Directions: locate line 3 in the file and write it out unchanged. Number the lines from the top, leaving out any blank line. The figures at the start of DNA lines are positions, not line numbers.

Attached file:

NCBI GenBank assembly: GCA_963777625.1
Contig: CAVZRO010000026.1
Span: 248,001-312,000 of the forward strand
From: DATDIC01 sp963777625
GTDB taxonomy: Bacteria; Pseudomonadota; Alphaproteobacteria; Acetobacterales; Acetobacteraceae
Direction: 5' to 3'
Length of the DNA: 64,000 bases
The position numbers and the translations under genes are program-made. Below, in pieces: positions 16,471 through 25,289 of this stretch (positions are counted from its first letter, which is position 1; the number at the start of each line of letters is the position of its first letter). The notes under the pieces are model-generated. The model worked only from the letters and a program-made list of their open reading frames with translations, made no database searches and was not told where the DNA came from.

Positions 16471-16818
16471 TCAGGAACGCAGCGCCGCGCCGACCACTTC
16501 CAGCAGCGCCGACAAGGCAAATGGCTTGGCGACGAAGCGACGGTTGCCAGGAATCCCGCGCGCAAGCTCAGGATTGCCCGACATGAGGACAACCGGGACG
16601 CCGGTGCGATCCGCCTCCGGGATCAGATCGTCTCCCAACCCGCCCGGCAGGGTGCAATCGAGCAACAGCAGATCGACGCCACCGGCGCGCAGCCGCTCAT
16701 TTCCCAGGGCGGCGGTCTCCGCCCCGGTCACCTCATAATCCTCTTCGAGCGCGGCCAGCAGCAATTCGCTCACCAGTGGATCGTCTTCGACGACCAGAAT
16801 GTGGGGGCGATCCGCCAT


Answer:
Span: 248,001-312,000 of the forward strand